The Argentine Pope is on this week’s cover of the famous magazine “Paris Match,” generally reserved for sports and stage celebrities. The magazine published a long interview with the Pope by Vatican expert Caroline Pigozzi, where such topics appear as poverty, human dignity, criticisms of capitalism and the environment. In sum, there is nothing new (there was thought of some revelation on an eventual trip to France, greatly desired by the country’s Catholics), or “scandalous,” (not even a reference to the question of the gay ambassador Laurent Stefanini or to Monsignor Charamsa’s outing), but only the topics dearest to him.
Striking, however, are the colorful personal details that the Argentine Pope reveals in every direct conversation with the press. For instance, his gratitude for his Jesuit formation which gave him “the discernment dear to Saint Ignatius, the daily search to know the Lord better and to follow him ever more closely.”
Or his devotion to Saint Therese of Lisieux, “one of the Saints that speaks to us most of the grace of God and how God takes care of us,” to whom he entrusts himself again today in moments of difficulty, or to her parents, Louis and Zelie, whom he will canonize next October 18 (today-Ed), “a couple of evangelizers that witnessed the beauty of faith in Jesus, within the domestic walls and outside.”
Striking also are statements such as: “I have always been a priest of the street” and “now also I would like to walk through the streets of Rome, a very beautiful city.” Perhaps dressed “simply as a priest?”, he asks the journalist. “I haven’t abandoned altogether the clergyman’s black under the white cassock!” says Bergoglio, confirming once again his desire “to eat a good pizza with friends.”
“I know it’s not easy, in fact almost impossible. What is never wonting to me is contact with the people. I meet so many, many more than when I was in Buenos Aires, and this gives me much joy! When I embrace the persons I meet, I know that it is Jesus who holds me in his arms.”
Pope Francis also speaks of his choice of name, explaining, as he has in the past, that the moment of the election in the Sistine Chapel “the message of Saint Francis on Creation did not motivate me so much as did his way of living evangelical poverty.”
In connection with poverty, his criticisms of the present economic system are very harsh. An “unjust” system, he says, where capitalism and profit prevail, which in themselves aren’t diabolic if they are not transformed into idols. “They are not if they remain instruments,” he specifies. On the contrary, “if the common good and the dignity of human beings pass to the second, not to say to the third place, if money and profit become fetishes to adore, then our societies are going to ruin.”
Therefore, the Holy Father’s appeal is that “humanity and the whole of creation must cease to be at the service of money,” and instead, must put back at the center “the human person, his dignity, the common good, the future generations that will populate the earth after us,” who otherwise will end up living in a “cumulus of rubble and filth.”
“The Christian is inclined to realism, not to catastrophism,” he adds. Also, precisely for this reason, we cannot hide from the evidence: “the present system is unsustainable.”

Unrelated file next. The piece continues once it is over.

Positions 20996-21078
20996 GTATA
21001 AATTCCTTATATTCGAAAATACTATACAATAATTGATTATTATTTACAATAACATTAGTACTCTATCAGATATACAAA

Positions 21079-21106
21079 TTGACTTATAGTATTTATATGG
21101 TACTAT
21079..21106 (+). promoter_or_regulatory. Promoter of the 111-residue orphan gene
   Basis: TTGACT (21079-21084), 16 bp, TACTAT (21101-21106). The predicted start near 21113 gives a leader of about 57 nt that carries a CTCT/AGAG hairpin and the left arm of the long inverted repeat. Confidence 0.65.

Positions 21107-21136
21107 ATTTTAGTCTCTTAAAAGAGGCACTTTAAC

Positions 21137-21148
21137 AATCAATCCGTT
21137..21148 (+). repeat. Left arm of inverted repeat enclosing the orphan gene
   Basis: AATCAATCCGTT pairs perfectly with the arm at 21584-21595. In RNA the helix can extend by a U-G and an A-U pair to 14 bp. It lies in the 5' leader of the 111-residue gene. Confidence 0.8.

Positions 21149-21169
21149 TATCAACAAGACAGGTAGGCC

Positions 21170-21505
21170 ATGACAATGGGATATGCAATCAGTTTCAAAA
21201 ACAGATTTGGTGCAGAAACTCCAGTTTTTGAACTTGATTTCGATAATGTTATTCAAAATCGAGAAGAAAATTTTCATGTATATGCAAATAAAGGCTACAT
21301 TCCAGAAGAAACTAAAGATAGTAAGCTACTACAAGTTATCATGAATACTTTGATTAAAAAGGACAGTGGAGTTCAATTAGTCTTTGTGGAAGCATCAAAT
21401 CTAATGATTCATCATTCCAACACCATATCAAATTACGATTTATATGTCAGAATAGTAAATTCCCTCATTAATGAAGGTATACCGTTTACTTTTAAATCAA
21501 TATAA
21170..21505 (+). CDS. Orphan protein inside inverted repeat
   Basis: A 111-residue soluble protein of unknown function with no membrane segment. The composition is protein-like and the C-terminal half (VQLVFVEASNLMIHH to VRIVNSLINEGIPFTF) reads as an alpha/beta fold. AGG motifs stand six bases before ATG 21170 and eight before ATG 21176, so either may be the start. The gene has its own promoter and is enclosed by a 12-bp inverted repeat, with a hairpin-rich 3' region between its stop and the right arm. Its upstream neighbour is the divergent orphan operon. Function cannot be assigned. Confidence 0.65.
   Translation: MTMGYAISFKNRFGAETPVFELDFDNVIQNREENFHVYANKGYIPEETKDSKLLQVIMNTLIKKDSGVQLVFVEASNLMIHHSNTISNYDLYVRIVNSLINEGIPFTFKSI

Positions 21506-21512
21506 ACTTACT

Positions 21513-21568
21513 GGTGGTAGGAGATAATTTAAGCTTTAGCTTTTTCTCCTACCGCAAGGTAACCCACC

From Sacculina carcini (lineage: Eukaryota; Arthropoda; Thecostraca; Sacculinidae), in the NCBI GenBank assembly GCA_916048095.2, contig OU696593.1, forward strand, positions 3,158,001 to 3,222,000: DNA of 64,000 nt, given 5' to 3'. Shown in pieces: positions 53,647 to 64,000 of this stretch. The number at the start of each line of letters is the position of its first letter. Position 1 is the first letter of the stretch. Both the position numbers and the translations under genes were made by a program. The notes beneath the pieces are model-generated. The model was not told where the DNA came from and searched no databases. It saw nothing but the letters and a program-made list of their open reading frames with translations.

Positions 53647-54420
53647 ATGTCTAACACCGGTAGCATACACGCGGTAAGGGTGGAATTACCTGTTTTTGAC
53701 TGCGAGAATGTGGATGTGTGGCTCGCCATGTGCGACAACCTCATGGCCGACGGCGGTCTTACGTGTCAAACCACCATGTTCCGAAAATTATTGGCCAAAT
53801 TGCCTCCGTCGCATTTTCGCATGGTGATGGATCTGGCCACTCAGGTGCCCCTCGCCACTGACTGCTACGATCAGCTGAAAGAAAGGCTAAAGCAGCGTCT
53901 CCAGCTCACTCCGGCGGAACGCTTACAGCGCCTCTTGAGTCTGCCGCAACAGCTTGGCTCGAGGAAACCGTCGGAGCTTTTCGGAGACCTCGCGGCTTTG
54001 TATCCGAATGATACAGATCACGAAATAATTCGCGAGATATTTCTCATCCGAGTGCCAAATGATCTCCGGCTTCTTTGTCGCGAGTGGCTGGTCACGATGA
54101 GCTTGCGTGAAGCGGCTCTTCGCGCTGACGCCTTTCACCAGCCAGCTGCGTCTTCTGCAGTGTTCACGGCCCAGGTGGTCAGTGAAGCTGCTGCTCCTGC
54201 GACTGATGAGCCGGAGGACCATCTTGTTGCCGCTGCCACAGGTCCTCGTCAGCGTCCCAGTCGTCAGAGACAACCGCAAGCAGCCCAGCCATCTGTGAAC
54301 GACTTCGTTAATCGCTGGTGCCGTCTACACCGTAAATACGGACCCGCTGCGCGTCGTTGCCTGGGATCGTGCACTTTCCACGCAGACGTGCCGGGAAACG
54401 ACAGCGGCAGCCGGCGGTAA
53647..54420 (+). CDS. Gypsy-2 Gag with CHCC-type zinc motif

As unsustainable also is the progressive degradation of the environment, lamented in the recent encyclical Laudato Si’. In this regard, the Pontiff states: ”Our common home is polluted, it does not cease deteriorating, there is need for everyone’s commitment, man must be protected from self-destruction.” He then looks to December, when the UN conference on climate will be held at Paris, the so-called Cop21, expressing the hope that the summit “will be able to contribute concrete, shared choices with objectives that point, long term, to the common good.”
Not lacking in the conversation is a reference to the conflicts that plague the territories of the Middle East, Syria and Iraq in particular. In this regard, Francis reminds of the “human duty to act in face of an emergency,” without neglecting the causes of what has happened. Because “we cannot be resigned in face of the fact that these communities, today minorities in the Middle East, are constrained to abandon their homes and their lands.” Moreover, “we don’t forget the hypocrisy of all the powerful of the earth who speak so much of peace but who, under the table, sell arms,” adds the Pope.
And he stressed that, at the level of the Vatican “through dialogue we try to encourage the solution of the conflicts and the building of peace. We seek tirelessly peaceful and negotiating voices to resolve the crises and conflicts.” “The Holy See — he asserts — doesn’t have its own interests to defend on the international scene, but tries through all possible channels to encourage meetings, dialogues and peace processes, and respect of human rights.” Also because “on the more delicate questions the action of the Pope and of the Holy See remains independent of the degree of liking or enthusiasm that some personalities arouse at one moment or another,” specifies Bergoglio.
Then he recalls his trip to countries such as Albania and Bosnia-Herzegovina, where “I tried to show examples of coexistence and collaboration between men and women that belong to different religions, so that they surmount the wounds still opened, caused by recent tragedies.” On the other hand, this is what the Gospel requests: “that we be builders of bridges and not of walls,” evidences the Pope.
“I don’t make plans, I don’t concern myself with strategies or international politics,” he clarifies. “I am conscious that in many circumstances the voice of the Church is a ‘vox clamantis’ in the desert.’” And, when a ‘big attempt’ succeeds, such as the US-Cuba thaw, “it is not necessary to exaggerate the role of the Pope and of the Holy See. We only tried to foster the dialogue of the countries’ leaders and, above all, we prayed.”